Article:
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Five tips for working with video in PowerPoint 2010

New features in PowerPoint 2010 make it easy to add sophisticated video effects to your presentations. Here are a few ideas to get you started.

Depending on the kinds of the presentations you create, you may be a big fan of media-enriched slides. You can add video objects, narration, and cool animation effects to keep your audience awake and engaged. Now in PowerPoint 2010, the video features have been ramped up to give you even more flexibility in the way you add, edit, enhance, and deliver the videos you include.

1: Embed your video in the presentation

One of the scariest things about giving a presentation is ensuring that the equipment -- both hardware and software -- functions correctly when you're standing up in front of a live audience. One problem many presenters report at one time or another is a missing video or audio file. An object is supposed to play automatically on a slide, but the presentation, for whatever reason, can't find the file and the whole effect is lost. In PowerPoint 2010, the video files you add are actually embedded within the file, so there are no media pieces to keep track of outside the program. One fewer thing to worry about, thank goodness.

2: Edit video on the slide

PowerPoint 2010 also enables you to do simple editing to the videos you add to your presentation. After you add the video, click it and click the Video Tools Playback tab. Click Trim video to display the video in the Trim Video dialog box (Figure A). Then, just drag the green marker to the place you want the video to start and the red marker to the end point for the clip. Or if you prefer, enter the start time and end time values in the appropriate boxes. Click OK to save your edits.

Figure A

3: Fade in and fade out for a dramatic effect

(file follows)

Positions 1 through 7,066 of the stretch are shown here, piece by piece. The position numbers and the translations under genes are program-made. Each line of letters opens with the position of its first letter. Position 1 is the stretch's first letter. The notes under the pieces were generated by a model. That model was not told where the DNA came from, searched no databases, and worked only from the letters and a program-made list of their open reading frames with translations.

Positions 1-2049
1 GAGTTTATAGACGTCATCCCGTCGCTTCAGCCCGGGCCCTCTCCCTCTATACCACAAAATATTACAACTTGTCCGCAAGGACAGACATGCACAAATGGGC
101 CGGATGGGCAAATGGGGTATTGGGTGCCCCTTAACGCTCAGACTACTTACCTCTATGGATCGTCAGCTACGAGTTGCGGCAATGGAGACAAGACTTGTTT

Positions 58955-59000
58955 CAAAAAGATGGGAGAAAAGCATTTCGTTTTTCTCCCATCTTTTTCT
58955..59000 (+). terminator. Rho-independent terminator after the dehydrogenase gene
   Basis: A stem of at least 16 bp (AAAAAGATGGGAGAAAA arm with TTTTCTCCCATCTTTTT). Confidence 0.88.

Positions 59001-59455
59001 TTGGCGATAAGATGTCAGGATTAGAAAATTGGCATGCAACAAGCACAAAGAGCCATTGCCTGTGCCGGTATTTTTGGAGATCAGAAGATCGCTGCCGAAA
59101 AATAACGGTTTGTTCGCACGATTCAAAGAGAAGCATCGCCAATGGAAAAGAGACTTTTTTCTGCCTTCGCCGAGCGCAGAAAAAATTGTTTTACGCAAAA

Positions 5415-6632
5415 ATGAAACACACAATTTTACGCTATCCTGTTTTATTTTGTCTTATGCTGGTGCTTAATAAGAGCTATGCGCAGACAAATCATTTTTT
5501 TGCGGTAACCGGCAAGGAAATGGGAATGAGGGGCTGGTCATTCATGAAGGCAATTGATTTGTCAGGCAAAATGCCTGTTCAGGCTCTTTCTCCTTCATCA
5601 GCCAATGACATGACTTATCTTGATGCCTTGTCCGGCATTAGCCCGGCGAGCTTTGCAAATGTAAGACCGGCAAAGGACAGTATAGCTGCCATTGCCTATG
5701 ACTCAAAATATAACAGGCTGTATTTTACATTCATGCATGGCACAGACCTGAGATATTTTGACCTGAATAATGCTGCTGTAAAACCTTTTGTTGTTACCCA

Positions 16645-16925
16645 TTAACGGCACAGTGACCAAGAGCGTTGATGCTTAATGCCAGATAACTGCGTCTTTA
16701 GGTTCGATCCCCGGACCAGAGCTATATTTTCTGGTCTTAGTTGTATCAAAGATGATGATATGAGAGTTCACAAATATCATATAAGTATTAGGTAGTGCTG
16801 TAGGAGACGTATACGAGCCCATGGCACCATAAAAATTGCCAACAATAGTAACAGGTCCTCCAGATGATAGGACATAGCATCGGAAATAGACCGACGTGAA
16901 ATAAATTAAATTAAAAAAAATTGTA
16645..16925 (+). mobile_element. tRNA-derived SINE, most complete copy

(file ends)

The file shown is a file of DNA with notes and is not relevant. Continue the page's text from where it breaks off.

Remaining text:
Ease your viewers in and out of your video clip by using the Fade In and Fade Out feature in the Video Tools Playback tab. You can enter the number of seconds you want the clip to gradually begin and end. Experiment with different values to get the effect you want. Click Play (also on the Video Tools Playback tab) to see your changes in action.

4: Play it full screen

The video will play by default in a small video viewer on your slide, but you can set the video to play full screen if that fits the presentation you're creating. You might want to zoom to full screen, for example, when you are including an interview with one of the founders of your company or spotlighting key programs your nonprofit offers. To set up the video to play full screen during your presentation, click the Play Full Screen check box in the Video Options group of the Video Tools Playback tab (Figure B).

Figure B

5: Show it with style

Another new feature in PowerPoint 2010 enables you to apply video styles to your video clip. They will remain with the clip throughout the video as it plays. This enables you to add a shadow to the clip, skew it to the right or left, or create other special effects for your videos. Whatever style you apply, it's sure to give your video a polished -- and creative -- look. Fun stuff!


Katherine Murray is the author of Microsoft Office 2010 Plain & Simple (Microsoft Press, 2010), Microsoft Word 2010 Plain & Simple (Microsoft Press, 2010), and Microsoft Word 2010 Inside Out (Microsoft Press, 2010). You can reach Katherine through her blog, BlogOffice or by emailing kmurray230@sbcglobal.net.

About

Katherine Murray is a technology writer and the author of more than 60 books on a variety of topics, ranging from small business technology to green computing to blogging to Microsoft Office 2010. Her most recent books include Microsoft Office 2010 P...

1 comments
Gordon Brenzil
Gordon Brenzil

I embedded an .avi video on a new slide and, of course, an image representing the first frame of the video could be seen. However, when I activated the fade-in feature the first frame faded out as the active video faded in. The fade-in was set for 7 seconds and it took 7 seconds for the first frame to fade out. Not a great feature in my opinion. Fade-out works exactly the same way but in reverse. Had to create a